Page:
Each creative plate was inked with the three primary colors. This gave me another chance to review the color mixing process. Blue on top, yellow in the middle and red on the bottom created a nice blend. Each color ran into the other just enough to create green and orange.

Most clients were able and eager to apply the ink to the plate, lay the paper over the inked plate rub it gently and lift the fresh print!

MATERIALS:

  1. Styrofoam board - cheap! Dollar Tree - paper removed from both sides.
  2. Styrofoam sheets - 4x8x1/2 inch cut to 6x10 inch pieces for printing plate.
  3. Double stick tape - 6 strips are enough to cover the 6x10x1/2 inch styrofoam to attach fish parts.
  4. Pencils - Number 2 for tracing hands and creating detail for fish texture.
  5. Acrylic paint - 3 primary colors ( used as ink for braying on printing plates)
  6. Freezer paper - cut into 8x12 inch sheets for pulling prints. Shiny side to plate.
  7. Brayer

 

PROCEDURE:

  1. Discuss the printing procedure and vocabulary used in the trade. Cover tools; plate, brayer, ink, print.
  2. Review color mixing.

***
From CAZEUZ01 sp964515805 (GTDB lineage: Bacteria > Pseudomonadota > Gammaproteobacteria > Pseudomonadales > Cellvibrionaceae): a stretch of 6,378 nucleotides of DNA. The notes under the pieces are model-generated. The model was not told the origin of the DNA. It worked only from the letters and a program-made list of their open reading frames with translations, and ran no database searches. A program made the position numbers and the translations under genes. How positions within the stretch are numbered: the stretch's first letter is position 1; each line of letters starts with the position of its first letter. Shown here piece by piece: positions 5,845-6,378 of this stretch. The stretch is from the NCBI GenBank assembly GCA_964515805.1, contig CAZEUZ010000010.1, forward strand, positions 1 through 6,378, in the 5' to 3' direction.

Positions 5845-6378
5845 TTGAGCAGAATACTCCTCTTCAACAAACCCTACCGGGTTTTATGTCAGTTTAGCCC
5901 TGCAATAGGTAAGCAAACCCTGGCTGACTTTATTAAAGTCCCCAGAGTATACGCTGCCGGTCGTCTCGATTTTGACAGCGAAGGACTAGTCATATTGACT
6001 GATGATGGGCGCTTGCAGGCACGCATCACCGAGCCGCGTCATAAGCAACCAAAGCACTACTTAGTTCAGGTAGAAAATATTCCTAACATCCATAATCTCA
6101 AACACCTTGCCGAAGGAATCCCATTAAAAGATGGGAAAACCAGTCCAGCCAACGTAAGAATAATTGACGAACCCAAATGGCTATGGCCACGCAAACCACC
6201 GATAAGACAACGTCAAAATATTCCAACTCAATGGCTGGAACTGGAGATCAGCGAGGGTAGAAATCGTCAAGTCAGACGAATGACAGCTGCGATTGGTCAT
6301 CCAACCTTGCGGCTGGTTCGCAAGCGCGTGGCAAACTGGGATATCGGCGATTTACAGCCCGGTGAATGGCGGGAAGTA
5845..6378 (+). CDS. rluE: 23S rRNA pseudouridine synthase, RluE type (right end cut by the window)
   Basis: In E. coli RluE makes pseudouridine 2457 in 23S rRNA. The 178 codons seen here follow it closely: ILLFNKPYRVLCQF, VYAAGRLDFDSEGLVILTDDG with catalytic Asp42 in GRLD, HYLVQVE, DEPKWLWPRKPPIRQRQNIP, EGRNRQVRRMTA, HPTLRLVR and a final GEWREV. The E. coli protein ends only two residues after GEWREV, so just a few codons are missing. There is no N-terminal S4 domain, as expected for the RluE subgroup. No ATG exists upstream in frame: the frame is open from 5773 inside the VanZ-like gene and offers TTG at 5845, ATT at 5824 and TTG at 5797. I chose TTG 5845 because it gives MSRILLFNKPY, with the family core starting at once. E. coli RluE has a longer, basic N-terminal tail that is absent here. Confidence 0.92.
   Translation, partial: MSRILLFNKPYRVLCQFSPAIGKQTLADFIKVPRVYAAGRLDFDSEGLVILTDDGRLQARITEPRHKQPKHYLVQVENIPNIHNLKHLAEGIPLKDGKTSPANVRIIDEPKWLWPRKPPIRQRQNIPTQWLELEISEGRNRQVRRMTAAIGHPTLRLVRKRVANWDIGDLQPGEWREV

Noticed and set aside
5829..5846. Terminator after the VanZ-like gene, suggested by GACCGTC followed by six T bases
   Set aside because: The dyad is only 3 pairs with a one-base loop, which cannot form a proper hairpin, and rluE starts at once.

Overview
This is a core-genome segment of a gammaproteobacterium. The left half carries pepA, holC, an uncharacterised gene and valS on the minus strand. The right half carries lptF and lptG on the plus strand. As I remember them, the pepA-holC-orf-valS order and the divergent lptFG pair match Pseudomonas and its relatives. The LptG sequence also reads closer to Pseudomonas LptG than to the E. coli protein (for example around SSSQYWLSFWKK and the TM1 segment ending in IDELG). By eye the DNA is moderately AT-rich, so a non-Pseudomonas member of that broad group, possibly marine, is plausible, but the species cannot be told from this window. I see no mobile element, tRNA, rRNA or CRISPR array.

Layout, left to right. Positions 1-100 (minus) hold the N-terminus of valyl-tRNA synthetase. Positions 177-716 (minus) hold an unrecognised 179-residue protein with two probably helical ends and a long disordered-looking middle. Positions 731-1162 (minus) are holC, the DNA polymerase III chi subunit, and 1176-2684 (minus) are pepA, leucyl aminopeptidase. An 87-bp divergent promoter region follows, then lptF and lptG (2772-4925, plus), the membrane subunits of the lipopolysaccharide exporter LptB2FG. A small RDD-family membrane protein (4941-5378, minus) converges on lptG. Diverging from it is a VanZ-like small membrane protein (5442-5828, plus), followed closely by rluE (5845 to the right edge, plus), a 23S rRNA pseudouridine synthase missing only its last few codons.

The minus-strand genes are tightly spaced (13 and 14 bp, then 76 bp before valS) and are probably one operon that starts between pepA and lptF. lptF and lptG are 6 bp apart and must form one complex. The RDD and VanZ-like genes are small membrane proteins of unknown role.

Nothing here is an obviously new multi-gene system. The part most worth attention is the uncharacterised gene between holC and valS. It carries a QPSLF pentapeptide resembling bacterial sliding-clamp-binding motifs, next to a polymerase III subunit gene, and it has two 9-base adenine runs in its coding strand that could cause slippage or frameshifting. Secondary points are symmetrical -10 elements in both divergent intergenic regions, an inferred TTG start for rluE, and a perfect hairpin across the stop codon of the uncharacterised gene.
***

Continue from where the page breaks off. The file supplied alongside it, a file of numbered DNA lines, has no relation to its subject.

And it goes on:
3. Have clients trace their hands onto the thin white styrofoam sheets.
  4. Clients trace over the line creating a grove deep enough to break the hand shape from the background.
  5. Each shape is placed on a 1/2 piece of styrofoam covered with double stick tape. Other parts and pieces are added to create fins and extra fish parts.
  6. Texture is given to the surface of the fish using small tubes, marker caps and pencils.
  7. Blue, yellow and red ink is squirted then brayed till the colors are even and blended nicely on a piece of pink styrofoam.
  8. Ink is evenly transferred to each fish plate. 
  9. The shiny side of freezer paper is placed over the freshly inked fish plate and lightly pressed by each client.
  10. The paper is carefully lifted away to reveal the colorful fish print.
  11. CLOSURE: This activity was jam packed with stimuli from large thin objects, small thin objects, large thick objects, fine detail lines, adhesives, arrange elements one to another always keeping the shape of a fish in mind.